Skin Diseases: Sebaceous Gland Tumors
Sebaceous gland tumors are often mistakenly referred to as warts or sebaceous cysts. Warts or sebaceous cysts are rare in dogs, while sebaceous gland tumors are very common in dogs and rare in cats. They seem to be more prevalent in certain breeds. Cocker Spaniels, Poodles, Dachshunds, Miniature Schnauzers, and Beagles are more likely to be affected.
These tumors are seen more often as the dog gets to be 7 to 8 years old or older. They may appear as a single growth but are more commonly multiple tumors. Individuals affected with these tumors will continually develop new tumors. It is common to remove 10 to 50 tumors only to find an equal amount six months to one year later.
The tumors are raised above the skin; most are 5 mm to 12 mm (1/8 to 1/2 inch) in diameter; round; with a smooth, often shiny, cobblestone surface. Most tumors are light pink in color, but in some individuals they may be brown or black. These tumors consist of cells that produce a greasy secretion that accumulates around the tumors.
Diagnosing Sebaceous Gland Tumors
Diagnosis is confirmed by physical examination and breed type. A biopsy may also be helpful in confirming the diagnosis and determining if the tumor is cancerous.
- These tumors should be removed if they irritate the pet or bleed frequently. They are cause for concern because of continued trauma from grooming.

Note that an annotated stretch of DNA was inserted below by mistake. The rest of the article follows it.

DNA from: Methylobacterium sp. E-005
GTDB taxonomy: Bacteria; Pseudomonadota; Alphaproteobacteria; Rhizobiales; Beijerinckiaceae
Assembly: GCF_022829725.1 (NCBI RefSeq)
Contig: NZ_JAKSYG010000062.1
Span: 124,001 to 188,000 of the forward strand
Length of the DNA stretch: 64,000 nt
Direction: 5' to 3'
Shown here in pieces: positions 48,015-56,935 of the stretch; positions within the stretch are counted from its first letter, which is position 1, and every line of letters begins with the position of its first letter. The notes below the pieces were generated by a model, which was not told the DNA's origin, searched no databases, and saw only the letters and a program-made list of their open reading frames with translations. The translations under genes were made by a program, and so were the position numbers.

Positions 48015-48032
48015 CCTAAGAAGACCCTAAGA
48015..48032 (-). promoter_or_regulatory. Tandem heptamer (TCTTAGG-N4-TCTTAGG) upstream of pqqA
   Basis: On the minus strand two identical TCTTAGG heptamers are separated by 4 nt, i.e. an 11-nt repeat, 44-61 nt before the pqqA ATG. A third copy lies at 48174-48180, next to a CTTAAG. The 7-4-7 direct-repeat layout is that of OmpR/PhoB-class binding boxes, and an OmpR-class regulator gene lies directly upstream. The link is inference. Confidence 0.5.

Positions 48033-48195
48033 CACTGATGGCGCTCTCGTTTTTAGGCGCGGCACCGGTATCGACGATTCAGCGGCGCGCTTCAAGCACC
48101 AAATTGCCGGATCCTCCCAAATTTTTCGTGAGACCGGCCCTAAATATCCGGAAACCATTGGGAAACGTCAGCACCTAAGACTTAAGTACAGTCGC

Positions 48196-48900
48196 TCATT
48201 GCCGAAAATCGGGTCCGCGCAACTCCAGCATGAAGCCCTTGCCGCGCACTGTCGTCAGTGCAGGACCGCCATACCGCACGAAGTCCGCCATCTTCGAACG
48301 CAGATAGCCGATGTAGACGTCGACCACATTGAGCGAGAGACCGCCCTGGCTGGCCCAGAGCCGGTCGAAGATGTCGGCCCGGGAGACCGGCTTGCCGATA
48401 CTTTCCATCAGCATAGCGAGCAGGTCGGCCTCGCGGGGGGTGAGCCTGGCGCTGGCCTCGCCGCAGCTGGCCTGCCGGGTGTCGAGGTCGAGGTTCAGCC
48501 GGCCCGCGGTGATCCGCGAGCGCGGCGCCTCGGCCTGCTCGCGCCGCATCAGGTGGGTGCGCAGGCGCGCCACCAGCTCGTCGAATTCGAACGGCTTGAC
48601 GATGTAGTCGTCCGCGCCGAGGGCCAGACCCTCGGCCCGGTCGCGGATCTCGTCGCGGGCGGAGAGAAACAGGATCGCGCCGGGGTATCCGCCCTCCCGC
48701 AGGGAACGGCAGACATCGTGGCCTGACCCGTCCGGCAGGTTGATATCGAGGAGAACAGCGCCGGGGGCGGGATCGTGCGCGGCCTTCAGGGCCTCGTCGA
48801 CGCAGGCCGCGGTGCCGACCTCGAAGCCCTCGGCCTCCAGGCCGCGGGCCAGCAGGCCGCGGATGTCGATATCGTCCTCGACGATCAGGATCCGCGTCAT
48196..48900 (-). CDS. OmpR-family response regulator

- Sebaceous gland tumors that occur on the eyelids should be removed when they are small, because larger tumors are more difficult to remove.
- Sebaceous gland tumors that bleed easily or irritate the pet are more likely to be malignant and should be removed.
Treatment of Sebaceous Gland Tumors
Often sebaceous gland tumors are simply left untreated. Although most of these tumors are non-cancerous, some can be malignant. Malignant sebaceous gland tumors rarely spread, and surgical removal is curative.
Pet laser surgery is an effective treatment for sebaceous gland tumors. In the images below, there were more than normal numbers of sebaceous gland tumors. They were removed with laser ablation, no sutures were needed, and in four weeks the dog’s skin was healed.
Please contact us to schedule an appointment. No referral is needed to be diagnosed and treated at our clinic, and we will follow up with your primary veterinarian to ensure he or she is informed of the diagnosis and treatment your pet receives.